Resisting the Civil Society Kill Switch

2015 Noga BrodieBy Brodie Noga

The past month has been a blur of activity and emotion as LICADHO has, alongside numerous others, led a campaign against an NGO and Association law that, if enacted, will effectively give the government a kill-switch for critical civil society. The Law on Associations and NGOs, or more commonly, LANGO, requires mandatory registration of all NGOs and any group of citizens who “work together for a common purpose” and gives the Minister of Interior the power to ban any group that threatens the peace, security, traditions or “good culture” of Cambodia. In a country where vague laws are the basis for arresting and jailing activists, there is no doubt that LANGO will be a powerful tool to silence dissenting voices.

Protestors holding anti-LANGO signs are stand on a blockade across from police.

LANGO protestors blocked by police from marching to the National Assembly. Photo: LICADHO

While human rights NGOs like LICADHO certainly have much to fear from the enactment of such a law, it is community and grassroots activists that have the most to fear. In the past years an influx of foreign investment has caused the value of urban and rural land to skyrocket, prompting numerous corrupt land-dealings that force poor communities from their homes. Many of those evicted communities have organized prominent campaigns against the government, bringing, from its perspective, unwanted attention to their plight. In the past the government has not hesitated to use police and private security guards to brutalize protestors or abuse the judicial system to imprison them. Now, with senior politicians spouting conspiratorial theories that the CIA and MI6 are funding such subversive groups, LANGO will make all such community movements de jure criminal organizations.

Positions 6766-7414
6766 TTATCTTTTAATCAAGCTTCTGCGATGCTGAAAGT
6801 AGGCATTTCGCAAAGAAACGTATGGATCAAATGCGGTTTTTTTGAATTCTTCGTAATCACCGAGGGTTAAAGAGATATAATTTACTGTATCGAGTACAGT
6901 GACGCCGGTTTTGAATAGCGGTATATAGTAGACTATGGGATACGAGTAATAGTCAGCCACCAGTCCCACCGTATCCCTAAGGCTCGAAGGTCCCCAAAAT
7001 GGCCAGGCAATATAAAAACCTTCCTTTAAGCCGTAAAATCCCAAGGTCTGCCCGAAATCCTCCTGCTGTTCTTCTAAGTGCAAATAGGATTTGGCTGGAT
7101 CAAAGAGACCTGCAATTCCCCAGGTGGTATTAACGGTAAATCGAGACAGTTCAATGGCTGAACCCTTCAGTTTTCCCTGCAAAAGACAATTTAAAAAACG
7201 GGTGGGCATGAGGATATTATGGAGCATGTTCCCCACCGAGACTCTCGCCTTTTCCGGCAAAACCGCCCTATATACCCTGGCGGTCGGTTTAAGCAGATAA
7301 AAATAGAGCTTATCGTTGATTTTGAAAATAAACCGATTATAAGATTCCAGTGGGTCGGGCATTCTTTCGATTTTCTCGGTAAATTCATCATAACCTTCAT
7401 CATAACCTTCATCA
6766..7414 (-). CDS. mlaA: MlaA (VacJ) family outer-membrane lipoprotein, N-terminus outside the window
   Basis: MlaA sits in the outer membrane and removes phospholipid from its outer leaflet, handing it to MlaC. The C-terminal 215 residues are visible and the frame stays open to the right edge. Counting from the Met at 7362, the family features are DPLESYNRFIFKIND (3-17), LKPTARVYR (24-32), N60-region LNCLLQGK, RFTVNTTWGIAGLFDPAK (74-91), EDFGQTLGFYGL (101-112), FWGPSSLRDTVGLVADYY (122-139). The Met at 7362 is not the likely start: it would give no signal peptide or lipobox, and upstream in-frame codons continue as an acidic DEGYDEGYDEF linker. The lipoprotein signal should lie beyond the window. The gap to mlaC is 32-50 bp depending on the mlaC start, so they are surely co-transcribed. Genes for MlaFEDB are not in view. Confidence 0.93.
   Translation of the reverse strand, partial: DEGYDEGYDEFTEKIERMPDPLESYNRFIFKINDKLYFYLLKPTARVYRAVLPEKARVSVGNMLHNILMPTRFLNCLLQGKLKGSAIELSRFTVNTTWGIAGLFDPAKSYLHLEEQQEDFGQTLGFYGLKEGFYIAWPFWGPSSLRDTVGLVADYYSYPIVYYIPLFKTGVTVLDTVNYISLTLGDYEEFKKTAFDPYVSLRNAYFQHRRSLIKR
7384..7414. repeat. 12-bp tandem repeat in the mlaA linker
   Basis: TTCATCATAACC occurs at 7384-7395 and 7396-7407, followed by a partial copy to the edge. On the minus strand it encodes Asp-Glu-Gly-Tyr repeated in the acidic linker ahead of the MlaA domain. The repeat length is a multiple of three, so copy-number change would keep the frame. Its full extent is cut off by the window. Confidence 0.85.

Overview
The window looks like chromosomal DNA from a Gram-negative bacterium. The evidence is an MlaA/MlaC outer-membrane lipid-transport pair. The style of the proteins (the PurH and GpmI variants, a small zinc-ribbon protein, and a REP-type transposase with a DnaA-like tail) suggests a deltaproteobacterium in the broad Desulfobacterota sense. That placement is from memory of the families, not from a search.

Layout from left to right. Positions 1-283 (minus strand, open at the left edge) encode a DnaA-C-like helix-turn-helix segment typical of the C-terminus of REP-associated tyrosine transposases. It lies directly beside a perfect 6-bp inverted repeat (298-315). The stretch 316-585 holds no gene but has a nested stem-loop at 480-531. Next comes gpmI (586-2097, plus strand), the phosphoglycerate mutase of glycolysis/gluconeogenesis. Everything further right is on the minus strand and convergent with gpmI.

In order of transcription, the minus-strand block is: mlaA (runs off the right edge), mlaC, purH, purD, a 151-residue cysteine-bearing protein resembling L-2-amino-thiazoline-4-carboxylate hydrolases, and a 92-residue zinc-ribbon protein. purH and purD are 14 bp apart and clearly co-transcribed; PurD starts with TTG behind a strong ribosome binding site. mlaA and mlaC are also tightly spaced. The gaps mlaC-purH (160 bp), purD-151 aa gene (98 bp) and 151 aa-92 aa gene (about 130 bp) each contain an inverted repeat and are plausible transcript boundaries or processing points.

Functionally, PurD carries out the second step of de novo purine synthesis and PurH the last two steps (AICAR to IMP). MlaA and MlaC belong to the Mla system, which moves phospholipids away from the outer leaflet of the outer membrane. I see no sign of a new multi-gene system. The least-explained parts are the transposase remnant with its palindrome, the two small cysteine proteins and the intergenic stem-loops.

The campaign against LANGO has been a process of organized chaos, made all the more difficult by the fact that a draft of the law was only obtained via a government leak a month ago. However the Say No campaign has also been inspiring, with youth creating songs and music videos denouncing the law, organizations releasing thousands of balloons across the city, and groups coming together to protest despite government warnings not do so. And as a result of tireless efforts of numerous campaigners the chorus of critical voices has steadily increased, both domestically and abroad. Yet despite the resistance, the law passed through the National Assembly on Monday with the opposition party boycotting the vote. Now all the law needs is approval by the government controlled senate and signature by the king.

And so it is easy to be disheartened. The future of not only LICADHO, but Cambodia as a whole has become immensely uncertain, particularly as government plans to pass other repressive laws, leaving little room for hope – other than in the knowledge that there are many across Cambodia willing to continue speak out (though it is the risks of doing so that continue to worry me). It has left me with many questions to consider; questions about the failure of development organizations to speak out on behalf of Cambodia, of the reticence of foreign governments to get involved, of what it means to express solidarity where the risks are disproportionately felt by your local allies. But for now I am too tired to answer them and can only hope that the next weeks bring a welcomed change of course.